Physio Health

Is Physiotherapy Good For You?

A dynamic warm up is a series of sport specific movements which are designed to prepare the muscles for use and are performed under the guidance of a trained physiotherapist

In this week’s column, our panel of experts answers your queries on a variety of issues that include head injury to backaches suffered by sportspersons especially tennis players.

Q: I am a cricketer, 27 years of age. Two weeks ago while fielding in a match, I attempted to catch the ball, but the sun blocked my sight and the ball hit between my eye brows, right at the junction of my nose and forehead. Since then I cannot hear properly from my right ear. Am I turning deaf? Please recommend which specialist to go. –Fahad A. Khan

A: How severe was your injury? Did you have bleeding from your nose or ears? Did you need to go to the hospital? Did you have any brain injury? We need to have answers to these questions before an advice can be given. However, it is unlikely that you would have suffered any injury to your ears with this kind of trauma but you should consult an ENT surgeon. He/she will be able to tell you if there is any injury to your right ear, what type of hearing loss you have or if there is some other cause for your symptom.

Dr. Saeed Akhtar

FRCS (Edinburgh)

Assistant Professor | Department of E.N.T-Head and Neck Surgery

Liaquat National Hospital & Medical College

Q: I am 37 and play tennis regularly. I have developed a severe backache lately. Should I leave the game? Please advise. –Zeeshan Ahmed

A: Dear Zeeshan, tennis is one of the sports which require maximum stamina and strength of muscles and tendons of whole part of body to have good performance and to avoid injury. You formally need an evaluation of your spine for any pars interartuclaris defects as this becomes the cause of lumbar stress fractures. There are certain things that your physiotherapist should look into the foremost during service and for maximum stretch of your body. You can be advised a change in the jumping stance while doing service and also the clinical findings. Your physio should follow a proper warm up before the match and proper rest periods before the next match. Hope this helps in eliminating your back problem. If it persists, you will require proper examination and assessment of your back.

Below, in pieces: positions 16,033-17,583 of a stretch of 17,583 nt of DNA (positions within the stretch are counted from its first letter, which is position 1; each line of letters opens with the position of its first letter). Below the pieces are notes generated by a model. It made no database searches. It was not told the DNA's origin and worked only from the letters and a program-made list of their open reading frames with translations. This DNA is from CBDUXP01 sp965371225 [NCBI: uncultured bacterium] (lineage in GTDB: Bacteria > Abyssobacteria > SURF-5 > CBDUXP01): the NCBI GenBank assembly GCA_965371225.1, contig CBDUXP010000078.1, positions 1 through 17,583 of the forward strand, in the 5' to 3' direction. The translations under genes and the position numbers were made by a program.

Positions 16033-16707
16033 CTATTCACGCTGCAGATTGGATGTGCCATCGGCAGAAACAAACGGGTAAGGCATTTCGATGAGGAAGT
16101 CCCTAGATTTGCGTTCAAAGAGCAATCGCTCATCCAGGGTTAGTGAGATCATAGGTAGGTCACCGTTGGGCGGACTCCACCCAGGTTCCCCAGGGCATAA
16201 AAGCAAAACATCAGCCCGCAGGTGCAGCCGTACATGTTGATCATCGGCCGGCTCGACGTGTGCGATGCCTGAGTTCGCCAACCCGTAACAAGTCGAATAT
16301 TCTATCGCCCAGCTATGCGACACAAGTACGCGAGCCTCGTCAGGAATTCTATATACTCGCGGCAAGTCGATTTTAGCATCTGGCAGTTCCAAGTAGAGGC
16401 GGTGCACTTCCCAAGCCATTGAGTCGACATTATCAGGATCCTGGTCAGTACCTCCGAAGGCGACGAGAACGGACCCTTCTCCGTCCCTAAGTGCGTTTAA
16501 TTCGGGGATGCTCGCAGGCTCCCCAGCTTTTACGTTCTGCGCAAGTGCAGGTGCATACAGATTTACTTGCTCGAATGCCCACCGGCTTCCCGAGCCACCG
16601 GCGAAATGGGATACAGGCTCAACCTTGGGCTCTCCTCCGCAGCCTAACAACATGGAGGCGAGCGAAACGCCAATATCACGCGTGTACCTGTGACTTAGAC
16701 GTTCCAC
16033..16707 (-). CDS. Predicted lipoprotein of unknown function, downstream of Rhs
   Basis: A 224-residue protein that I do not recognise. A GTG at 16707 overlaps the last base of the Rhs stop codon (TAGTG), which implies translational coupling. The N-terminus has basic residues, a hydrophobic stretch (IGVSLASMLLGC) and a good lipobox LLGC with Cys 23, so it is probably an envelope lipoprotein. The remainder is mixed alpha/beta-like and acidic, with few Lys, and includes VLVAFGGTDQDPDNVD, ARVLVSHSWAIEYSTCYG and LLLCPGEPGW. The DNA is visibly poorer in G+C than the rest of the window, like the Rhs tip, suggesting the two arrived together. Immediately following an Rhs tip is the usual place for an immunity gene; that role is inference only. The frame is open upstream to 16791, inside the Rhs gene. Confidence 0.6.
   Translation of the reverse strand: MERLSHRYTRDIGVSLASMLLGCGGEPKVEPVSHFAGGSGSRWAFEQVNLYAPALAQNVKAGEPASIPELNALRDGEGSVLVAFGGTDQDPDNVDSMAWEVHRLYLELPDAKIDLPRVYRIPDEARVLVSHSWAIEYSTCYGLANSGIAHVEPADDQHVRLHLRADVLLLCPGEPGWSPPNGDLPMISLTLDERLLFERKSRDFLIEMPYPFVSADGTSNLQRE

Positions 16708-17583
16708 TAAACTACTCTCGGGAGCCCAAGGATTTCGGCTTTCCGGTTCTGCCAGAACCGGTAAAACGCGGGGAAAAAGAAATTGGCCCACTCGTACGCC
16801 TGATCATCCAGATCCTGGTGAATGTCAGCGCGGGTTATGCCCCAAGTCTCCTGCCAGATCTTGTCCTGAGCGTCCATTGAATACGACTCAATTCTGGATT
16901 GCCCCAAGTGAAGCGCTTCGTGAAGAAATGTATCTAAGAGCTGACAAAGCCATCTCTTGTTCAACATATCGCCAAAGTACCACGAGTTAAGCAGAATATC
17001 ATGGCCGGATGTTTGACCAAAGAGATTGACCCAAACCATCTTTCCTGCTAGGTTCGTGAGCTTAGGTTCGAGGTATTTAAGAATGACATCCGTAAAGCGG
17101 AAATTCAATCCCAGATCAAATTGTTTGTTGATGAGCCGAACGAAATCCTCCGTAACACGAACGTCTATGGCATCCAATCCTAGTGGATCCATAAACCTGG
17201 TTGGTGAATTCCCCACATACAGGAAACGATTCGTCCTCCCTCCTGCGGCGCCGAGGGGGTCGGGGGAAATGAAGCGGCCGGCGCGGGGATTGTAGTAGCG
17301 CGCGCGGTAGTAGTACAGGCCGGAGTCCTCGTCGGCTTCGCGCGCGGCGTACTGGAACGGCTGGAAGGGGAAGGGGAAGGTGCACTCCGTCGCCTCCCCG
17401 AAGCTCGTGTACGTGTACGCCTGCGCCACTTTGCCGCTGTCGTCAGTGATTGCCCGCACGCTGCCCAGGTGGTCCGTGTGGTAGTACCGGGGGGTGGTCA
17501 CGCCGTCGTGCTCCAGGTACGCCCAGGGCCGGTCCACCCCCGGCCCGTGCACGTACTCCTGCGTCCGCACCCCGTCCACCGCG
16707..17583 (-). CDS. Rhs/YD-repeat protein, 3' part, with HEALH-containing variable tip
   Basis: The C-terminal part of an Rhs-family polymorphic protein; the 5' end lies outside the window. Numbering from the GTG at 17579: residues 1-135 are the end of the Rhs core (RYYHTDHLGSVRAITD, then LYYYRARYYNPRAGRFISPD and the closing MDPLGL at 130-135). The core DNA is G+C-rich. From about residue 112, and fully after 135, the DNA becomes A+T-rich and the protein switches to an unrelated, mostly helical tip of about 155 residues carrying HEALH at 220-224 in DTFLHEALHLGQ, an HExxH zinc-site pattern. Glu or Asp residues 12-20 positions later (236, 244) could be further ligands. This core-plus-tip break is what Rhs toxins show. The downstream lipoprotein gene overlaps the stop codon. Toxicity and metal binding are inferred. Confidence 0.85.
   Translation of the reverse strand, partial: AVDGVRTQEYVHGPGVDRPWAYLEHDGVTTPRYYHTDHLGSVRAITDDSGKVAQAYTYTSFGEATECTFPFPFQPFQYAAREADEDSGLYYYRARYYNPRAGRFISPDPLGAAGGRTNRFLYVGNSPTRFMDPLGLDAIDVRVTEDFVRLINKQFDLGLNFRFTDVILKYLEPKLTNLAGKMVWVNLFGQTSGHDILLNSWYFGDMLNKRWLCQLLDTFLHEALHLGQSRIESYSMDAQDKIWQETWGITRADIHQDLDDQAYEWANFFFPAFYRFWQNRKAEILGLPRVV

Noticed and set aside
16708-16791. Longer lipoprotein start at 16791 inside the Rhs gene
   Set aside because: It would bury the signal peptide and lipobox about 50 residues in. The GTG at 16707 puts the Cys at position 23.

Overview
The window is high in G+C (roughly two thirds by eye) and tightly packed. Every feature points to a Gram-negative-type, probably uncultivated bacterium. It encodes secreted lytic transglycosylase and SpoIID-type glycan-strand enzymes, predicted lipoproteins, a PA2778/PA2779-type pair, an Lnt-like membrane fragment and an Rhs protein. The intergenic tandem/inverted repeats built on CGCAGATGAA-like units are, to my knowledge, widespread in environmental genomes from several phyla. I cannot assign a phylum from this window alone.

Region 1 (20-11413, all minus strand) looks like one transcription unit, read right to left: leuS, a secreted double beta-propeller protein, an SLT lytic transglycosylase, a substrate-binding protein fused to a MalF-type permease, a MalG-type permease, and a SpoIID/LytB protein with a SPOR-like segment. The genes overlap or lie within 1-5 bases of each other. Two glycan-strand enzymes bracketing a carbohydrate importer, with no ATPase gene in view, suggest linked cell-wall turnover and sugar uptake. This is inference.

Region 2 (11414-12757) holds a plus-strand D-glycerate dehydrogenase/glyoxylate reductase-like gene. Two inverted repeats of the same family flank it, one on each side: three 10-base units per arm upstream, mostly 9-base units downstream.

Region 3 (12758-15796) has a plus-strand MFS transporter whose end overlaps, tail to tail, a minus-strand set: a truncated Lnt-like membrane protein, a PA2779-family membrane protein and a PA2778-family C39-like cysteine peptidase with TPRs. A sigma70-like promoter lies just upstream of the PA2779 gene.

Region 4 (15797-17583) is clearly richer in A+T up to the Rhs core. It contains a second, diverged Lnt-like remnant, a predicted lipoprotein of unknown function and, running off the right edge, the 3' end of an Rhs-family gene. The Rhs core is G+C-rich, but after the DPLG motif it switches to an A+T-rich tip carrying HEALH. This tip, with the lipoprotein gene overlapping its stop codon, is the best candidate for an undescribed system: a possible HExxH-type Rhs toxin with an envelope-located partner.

Dr. Muhammad Kazim Rahim

MD, FCPS (Ortho) AO Fellow (Germany), Sports medicine Fellow (IRI) (France), Hip and Knee Arthroplasty Fellowship (PAS, Pak)

Assistant Professor | Department of Orthopaedic Surgery

Liaquat National Hospital & Medical College

Q: Three years ago while playing squash, my left ankle was twisted. I went to an orthopedic doctor who bandaged my ankle, and after few weeks I felt fine. Now I have started playing again after an interval of three years and I experience the same pain again. My age is 28 years. Please suggest which doctor to go? –Abdul Ghaffar Khan

A: Dear reader due to nature of game in squash ankle joint is subjected to frequent, repetitive, fast and explosive movements that can potentially lead to a number of injuries. It is obvious from your description there is a high possibility that your ankle got sprained 3 years back which was managed non-operatively with a bandage. There is an injury to ligaments in ankle sprain which causes weakness in the ligament. There is a high chance that it gets reinjured again during sports activities. It is advised that you get opinion from a foot and ankle specialist and undergo a complete evaluation of your ankle.

Dr. Muhammad Sufyan

FCPS (Ortho) AO Fellow (Germany), Sports Medicine Fellowship (Singapore)

Assistant Professor | Department of Orthopaedic Surgery

Liaquat National Hospital & Medical College

Q: I am a regular hockey player. I’m 30 and attend practice sessions regularly. Somebody told me that getting physiotherapy is necessary for a sportsman, because physiotherapy is helpful in avoiding muscle ruptures. Is it true? –Khurshid Alam

A: It’s good to hear that you are concerned about physical fitness for our national game. My answer to your question is, yes, physiotherapists especially sports therapists are capable of working with other professionals to achieve the optimal activity for a specific individual on the ways to minimise the risk of injury.

As a hockey player you will focus on two primary objectives; decrease risk of injury and improve performance. The most common types of lower body hockey injuries suffered are to the groin.

Hip strength imbalances, decreased hip mobility, poor core/trunk stability, and lack of a good dynamic warm up have all been associated with increased risk for these injuries.

According to your sports demand you do high-intensity training with rapid changes in velocity and duration. This can improve your agility and speed. This can be further strengthened by including hip exercises such as lunges which work on hip mobility. You can also focus on your core stability during these movements.

Movement is primarily forward and change of direction includes stopping, backwards skating, and some lateral movement in correct movement may cause you groin injuries. Ankle sprains and high velocity physical contact may cause you shoulder dislocation and this injury is commonly seen in hockey.

A dynamic warm up is a series of sport specific movements that are designed to prepare the muscles for use and are performed under the guidance of a physiotherapist. In hockey these can include movements such as squatting, lunging and high knees.

To avoid major soft tissue injuries make goals in every season you have different goals in pre, post and on seasons. Don’t over train yourself as it may cause repeated stress trauma. As a physical therapist I recommend you focus on aerobic fitness, maintain the joint stability, power and strength.

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